For the curious,
and especially for those who may find this website confusing, or occasionally out of date, here is a summary of the policies, operations and general gist of Format Collective Inc.
Lifted, for the most part, from the introduction to the 2012 Format Festival Programme Guide.
What is Format?
Format Collective is a group of artists, writers, musicians and party technicians loosely based around the Format Zine Shop in Adelaide’s CBD. Aside from the zine shop, we’re responsible for monthly-ish exhibitions, regular live music gigs, random acts of public art, a nifty lo-fi recording studio and this here annual Format Festival.
Each member of the Collective is autonomous, answerable to nobody and nothing but a vague sort of consensus. Everyone does their own thing with the space, and once a week we all meet up at the shop to let each other know what we’ve done and to whom we should be apologising. If you were to assign Format an ideology it would be “anarcho-situationism” or “techno-libertarianism” or “neo-leisure revivalism” or “naive post-entertainment-utopianism” or “party-to-survivalism”.
Do you guys get paid?
lol, no. Sometimes we’ll nab 20 bucks from the til for cabfare or chicken nuggets. Format is run by volunteers, so almost all the money goes to artists and the rich folks who own the building.
What do you sell here?
Zines, records, drinks and nice times.
Can I have my Birthday Party here?
What’s with the attitude man?
Sorry, we’re just tired. Most of us study, or have real jobs, or belong to a generation that is more comfortable relating to people via smart phones than IRL. We’re actually really, really nice people, and we’re more than happy to show you around. Also, you’re already kinda drunk and there’s like five people in line behind you.
What’s the point?
Cultural theorist Ray Oldenberg coined the phrase “The Third Place” (later appropriated by the Sony corporation), referring to the places where humans gather between work and home. “Leisure”, in so far as it has been supplanted by post-capitalist “entertainment”, is almost always reliant upon ostensible cues (visual art, live music, cinema, theatre) for its legitimacy. Format – by its provision of independent media, live music and experimental art – is in effect reviving the lost practice of tribal leisure. Also, we need to sell drinks to pay the rent.
1. We're still looking for a place
2. Format Festival is Back
3. Format Records is doing surprisingly well
4. Other business
Item 1: We're still looking for a place
It's been, what, a year-and-a-bit? What did we do? We crammed a two-day festival into an abandoned factory, we confused some Burnside mothers, we recorded some albums, we took back Port Adelaide, we staged a fake rave for and on behalf of the metro fire service, we stormed Ancient World, Nexus, The Coffee Pot, Co-West, the Metro, all the share-house backyards, all the zine fairs, all the glamorous Sunday afternoon DJ slots. Some of us got jobs, some of us went back to school, some of us made movies about poo transplants, some of us chose a righteous warpath, some of us just kind of walked the earth, dancing, kissing strangers, stapling things, lurching from one snorkel to the next, bloodstained, confused, restless.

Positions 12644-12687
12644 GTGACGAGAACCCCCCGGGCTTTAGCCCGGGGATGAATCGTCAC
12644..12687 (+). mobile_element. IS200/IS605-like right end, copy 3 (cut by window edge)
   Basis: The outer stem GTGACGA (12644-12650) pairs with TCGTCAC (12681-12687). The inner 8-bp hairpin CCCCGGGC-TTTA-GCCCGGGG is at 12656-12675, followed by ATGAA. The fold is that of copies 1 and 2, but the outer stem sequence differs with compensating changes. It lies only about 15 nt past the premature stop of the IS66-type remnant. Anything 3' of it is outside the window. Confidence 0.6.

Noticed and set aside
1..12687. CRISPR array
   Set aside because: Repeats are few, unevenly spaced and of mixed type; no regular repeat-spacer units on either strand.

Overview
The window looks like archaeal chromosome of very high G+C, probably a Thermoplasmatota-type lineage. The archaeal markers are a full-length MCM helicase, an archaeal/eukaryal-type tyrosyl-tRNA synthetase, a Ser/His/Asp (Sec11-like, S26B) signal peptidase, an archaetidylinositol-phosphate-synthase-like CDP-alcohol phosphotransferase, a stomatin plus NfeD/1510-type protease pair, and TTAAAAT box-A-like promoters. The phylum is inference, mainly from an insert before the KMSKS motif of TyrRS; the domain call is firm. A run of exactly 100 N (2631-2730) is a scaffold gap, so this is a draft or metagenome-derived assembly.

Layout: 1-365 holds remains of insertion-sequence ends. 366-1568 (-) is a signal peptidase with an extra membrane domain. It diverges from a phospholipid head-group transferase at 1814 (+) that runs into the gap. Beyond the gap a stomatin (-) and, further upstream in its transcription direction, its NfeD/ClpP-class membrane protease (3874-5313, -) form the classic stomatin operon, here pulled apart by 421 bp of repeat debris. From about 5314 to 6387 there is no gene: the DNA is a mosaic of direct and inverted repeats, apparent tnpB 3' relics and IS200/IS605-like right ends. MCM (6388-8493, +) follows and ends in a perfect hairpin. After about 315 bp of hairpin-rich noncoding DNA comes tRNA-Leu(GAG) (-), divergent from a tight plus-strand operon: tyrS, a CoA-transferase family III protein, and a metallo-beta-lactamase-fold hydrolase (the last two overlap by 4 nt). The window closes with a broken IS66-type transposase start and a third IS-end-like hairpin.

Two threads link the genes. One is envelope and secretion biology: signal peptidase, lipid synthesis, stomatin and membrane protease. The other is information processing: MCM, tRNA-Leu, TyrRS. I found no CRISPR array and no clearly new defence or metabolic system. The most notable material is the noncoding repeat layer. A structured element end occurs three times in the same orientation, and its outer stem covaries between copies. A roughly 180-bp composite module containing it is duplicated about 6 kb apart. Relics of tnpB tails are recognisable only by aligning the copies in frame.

In between all this we spent a lot of time with real estate agents. Some of them were nice. Most of them saw us coming. The first place we looked at was too small. The second place we lost out on due to an imaginary rival bid, the third place was too small again, the fourth, fifth and sixth places were all full of snakes, the seventh place was a four-month wild goose chase that in the end wasn't even on the market. We're now on our eighth place. It's a nice place, but it ain't cheap. Fingers xed the our building code guy says it's feasible. He will, and you'll be the first to know, we promise.
Item 2: Format Festival is Back
Most of you would have noticed that we've scheduled another DIY Festival, October 2-6, around the long weekend. This will be our sixth, depending on how you count them. Even if we have a permanent headquarters by then it probably won't have a liquor licence, so we're talking to a bunch of venues all over town. Pat brought a whiteboard from officeworks just so we can keep track.
Oh, and you should make a poster. Preferably with yellow-and-black stripes. We've been thinking about switching our brand identity from hot pink to yellow-and-black. Or is that too 24 Hour Party People?
Every Tuesday we'll be holding weekly Festival planning meetings at the Exeter from 5:30. Know anything about planning a festival? Neither do we! Help!
Item 3: Format Records is doing surprisingly well
You'll forgive our current obsession with Wireheads. Their debut album is our first physical release, and we're pret-ty, pret-ty pleased with it. The critics approve too, which is nice. Stay tuned for more obsessions, including new releases from Old Mate and Regional Curse (ie your friend Stacey Wilson, ie Rites Wild, ie one of the Terrible Truths). Like the facebook page please.
Item 4: Other business
We have a board! Format had a board already, but this board is more like a proper board! With smart, largely grown-up people who understand things like "money" and "fiduciary duties". Here are their names in bold, with oversimplified semi-jokesy pigeonhole descriptions.
Jennifer Greer Holmes (chair) Creative producer and tequila enthusiast
Will McRostie Something something "wunderkind"
Lara Torr The sensible friend you needed when you were 22 and living in an abandoned warehouse
Lily Jacobs Renew Adelaide Boss, Thought Leader
Steph Crase Melbourne-based promoter, guitar warrior \m/
Stan Mahoney (Managing Director) Amateur party technician
Tim Horton Puckish Sydney-based architect, clotheshorse
Collective. Here’s what’s going on this summer.
THE END OF EXILE
First thing’s first, Format Collective is getting closer to a new venue (probably). Just waiting for the owning classes to get back from Majorca or wherever so we can get down to brass tax. Can’t talk about the specifics - all we can say is that we’ve narrowed the search down to two or three properties, all of which are better than the false starts we had to deal with last year.